As a company who takes items offline once they are no longer rentable, there is a big question about clothing ‘end of life’. This is in juxtaposition to traditional fashion retailers who take items out of rotation as soon as they’re out of season, whereas Seasons, ironically, transcends that trend and keeps items online as long as they are rentable.
Perlera says: “Brands are intrinsically designed to get products out. They’re not very good at getting product back in because it complicates everything.” This is true, aside from the few like Patagonia and Eileen Fisher who have taken responsibility for resale and repair inhouse, brands are very slowly reacting to this issue. Seasons has taken this challenge on at their foundation, “We wanted to be responsible for the way they [items] were disposed of, repurposed or recycled…We have built the technology around getting orders back in, getting product back in, tracking depreciation, utilisation, materials, how it cleans, how long it lasts, all of these things that should hopefully allow us to start upcycling products.” This is the ultimate goal for Seasons, “We get to say that this thing we made comes from 100% recycled materials from the products that we purchased from brands.”
However, upcycling is tricky given the difficulty of breaking down materials which aren’t overly dyed or made of mixed fabrics. The short-term solution is twice-yearly archive sales, with members able to express interest in pieces beforehand and be notified if they become available.
But before a piece even enters the platform, Seasons must decide which brand partners they work with. At the beginning, they would simply buy items as consumers because brands weren’t interested. However, the pandemic shook the fashion industry to its core, and where some brands previously didn’t need a platform like Seasons, it quickly became attractive for them. Now, all of their brand partnerships are wholesale, “We’ve chosen to work with them [partners] because we know they make products that are meant to last…They don’t cut corners on the sourcing of materials or manufacturing.” From classic brands like Acne, Burberry and Comme des Garçons, to more cutting edge and harder to find brands such as Bodi, Rhude, and Cav Empt, Seasons are providing their members with a curated selection of durable, well-made and beautiful pieces, not to mention consistent styling inspiration. As one member says, Seasons are a “cheat code” for what to wear.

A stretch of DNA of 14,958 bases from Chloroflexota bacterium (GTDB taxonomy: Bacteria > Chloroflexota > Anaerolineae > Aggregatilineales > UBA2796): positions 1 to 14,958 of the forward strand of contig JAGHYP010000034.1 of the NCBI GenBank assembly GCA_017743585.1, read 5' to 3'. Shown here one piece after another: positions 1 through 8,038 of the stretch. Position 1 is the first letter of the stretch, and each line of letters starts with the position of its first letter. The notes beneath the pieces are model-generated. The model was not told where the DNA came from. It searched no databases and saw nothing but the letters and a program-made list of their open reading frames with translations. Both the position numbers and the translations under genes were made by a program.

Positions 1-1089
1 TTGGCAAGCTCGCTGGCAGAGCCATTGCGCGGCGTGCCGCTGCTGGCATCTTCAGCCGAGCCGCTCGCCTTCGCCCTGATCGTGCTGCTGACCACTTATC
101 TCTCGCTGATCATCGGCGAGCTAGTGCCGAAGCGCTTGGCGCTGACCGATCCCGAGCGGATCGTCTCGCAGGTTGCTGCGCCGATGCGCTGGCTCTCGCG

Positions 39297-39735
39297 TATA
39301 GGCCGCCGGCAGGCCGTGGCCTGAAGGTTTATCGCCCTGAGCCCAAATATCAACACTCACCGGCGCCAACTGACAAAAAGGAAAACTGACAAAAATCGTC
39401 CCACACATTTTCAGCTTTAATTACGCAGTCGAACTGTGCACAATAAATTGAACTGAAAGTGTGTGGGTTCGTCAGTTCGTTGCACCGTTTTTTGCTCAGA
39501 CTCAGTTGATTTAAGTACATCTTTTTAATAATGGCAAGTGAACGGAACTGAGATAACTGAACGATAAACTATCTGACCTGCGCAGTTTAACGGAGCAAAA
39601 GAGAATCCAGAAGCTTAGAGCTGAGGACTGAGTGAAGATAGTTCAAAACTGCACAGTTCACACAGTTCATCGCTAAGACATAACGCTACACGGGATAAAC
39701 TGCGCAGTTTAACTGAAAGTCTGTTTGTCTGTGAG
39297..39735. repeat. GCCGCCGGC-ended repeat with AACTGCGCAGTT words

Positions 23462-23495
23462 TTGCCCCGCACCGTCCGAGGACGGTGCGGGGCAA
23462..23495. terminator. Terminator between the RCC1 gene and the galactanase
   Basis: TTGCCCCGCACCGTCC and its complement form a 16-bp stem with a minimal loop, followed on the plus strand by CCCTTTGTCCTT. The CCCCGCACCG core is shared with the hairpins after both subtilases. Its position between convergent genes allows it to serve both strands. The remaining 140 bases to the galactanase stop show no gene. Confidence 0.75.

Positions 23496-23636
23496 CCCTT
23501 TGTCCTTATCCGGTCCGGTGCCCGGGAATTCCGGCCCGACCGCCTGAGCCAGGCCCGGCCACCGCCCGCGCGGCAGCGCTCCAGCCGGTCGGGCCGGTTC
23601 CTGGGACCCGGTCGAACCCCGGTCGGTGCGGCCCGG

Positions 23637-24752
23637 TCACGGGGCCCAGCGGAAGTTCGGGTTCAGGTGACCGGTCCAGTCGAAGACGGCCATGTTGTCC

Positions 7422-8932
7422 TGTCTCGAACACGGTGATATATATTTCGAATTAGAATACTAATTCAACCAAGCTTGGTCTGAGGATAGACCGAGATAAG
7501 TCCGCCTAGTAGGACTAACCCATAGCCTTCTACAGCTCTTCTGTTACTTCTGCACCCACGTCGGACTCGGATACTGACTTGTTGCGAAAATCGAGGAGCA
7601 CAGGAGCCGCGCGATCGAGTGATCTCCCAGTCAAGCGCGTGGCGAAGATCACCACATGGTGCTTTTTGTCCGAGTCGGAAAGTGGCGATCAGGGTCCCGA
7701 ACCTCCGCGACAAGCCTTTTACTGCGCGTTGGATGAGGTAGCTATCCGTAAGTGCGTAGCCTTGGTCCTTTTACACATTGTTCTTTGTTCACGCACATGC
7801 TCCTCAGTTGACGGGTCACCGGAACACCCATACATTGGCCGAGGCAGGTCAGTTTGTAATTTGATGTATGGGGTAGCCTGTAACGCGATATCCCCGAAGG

Perlera has a member-centric attitude and is sensitive to the fact that people are paying not only for clothing, but to be part of something bigger. The company is still less than two years old, but it is already building new processes to keep track of dry-cleaning operations, and how materials deteriorate over time. This information can be shared with brands so they know how to better manufacture items, as well as help consumers with their fashion choices, even beyond Seasons.